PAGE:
Fodor's Expert Review Boulevard St-Laurent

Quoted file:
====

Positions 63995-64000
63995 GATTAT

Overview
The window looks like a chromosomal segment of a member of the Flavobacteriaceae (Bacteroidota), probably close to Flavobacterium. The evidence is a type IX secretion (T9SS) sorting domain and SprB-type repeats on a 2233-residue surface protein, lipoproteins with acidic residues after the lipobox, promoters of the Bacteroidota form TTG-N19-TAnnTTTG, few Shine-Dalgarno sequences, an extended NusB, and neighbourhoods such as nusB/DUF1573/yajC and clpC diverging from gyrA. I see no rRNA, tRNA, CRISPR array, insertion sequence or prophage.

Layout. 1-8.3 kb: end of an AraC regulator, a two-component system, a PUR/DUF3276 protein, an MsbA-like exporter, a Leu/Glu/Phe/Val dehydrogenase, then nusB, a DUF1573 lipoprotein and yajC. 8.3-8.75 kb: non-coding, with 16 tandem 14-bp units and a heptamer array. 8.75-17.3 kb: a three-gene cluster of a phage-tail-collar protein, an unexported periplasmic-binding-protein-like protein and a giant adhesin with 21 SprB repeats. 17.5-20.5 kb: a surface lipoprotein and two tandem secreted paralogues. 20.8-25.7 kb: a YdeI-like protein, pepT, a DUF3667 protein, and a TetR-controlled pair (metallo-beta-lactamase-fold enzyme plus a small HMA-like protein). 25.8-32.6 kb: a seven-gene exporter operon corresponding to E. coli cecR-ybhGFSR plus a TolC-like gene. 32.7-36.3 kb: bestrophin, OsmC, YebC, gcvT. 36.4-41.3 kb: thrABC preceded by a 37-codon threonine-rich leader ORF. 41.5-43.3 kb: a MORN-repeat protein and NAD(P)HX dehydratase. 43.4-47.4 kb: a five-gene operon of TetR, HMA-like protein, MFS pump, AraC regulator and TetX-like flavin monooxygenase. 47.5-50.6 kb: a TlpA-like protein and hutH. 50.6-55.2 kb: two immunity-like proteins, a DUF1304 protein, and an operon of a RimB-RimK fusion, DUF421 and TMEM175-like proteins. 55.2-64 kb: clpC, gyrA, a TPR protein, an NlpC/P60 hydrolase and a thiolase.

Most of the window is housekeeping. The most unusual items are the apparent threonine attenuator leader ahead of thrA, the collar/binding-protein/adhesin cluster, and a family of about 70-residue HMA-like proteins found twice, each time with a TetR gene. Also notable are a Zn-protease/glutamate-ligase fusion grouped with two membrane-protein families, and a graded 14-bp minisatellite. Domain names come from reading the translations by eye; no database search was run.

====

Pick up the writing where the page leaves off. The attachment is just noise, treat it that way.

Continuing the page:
A walk here is a walk through Montréal's multicultural history. The shops, restaurants, synagogues, and churches that line the 10-block stretch north of rue Sherbrooke reflect the various waves of immigrants that have called it home. Keep your eyes open and you'll see Jewish delis, Hungarian and Slovenian charcuterie shops, Chinese grocery stores, Italian coffee bars, Greek restaurants, Vietnamese sandwich shops, and Peruvian snack bars. You'll also spot some of the city's trendiest restaurants, cafés, and galleries, as well as the dernier cri in skateboard fashion. The first immigrants to move into the area in the 1880s were Jews escaping pogroms in Eastern Europe. It was they who called the street "the Main," as in Main Street—a nickname that endures to this day. Even Francophone Montrealers sometimes call it "La Main."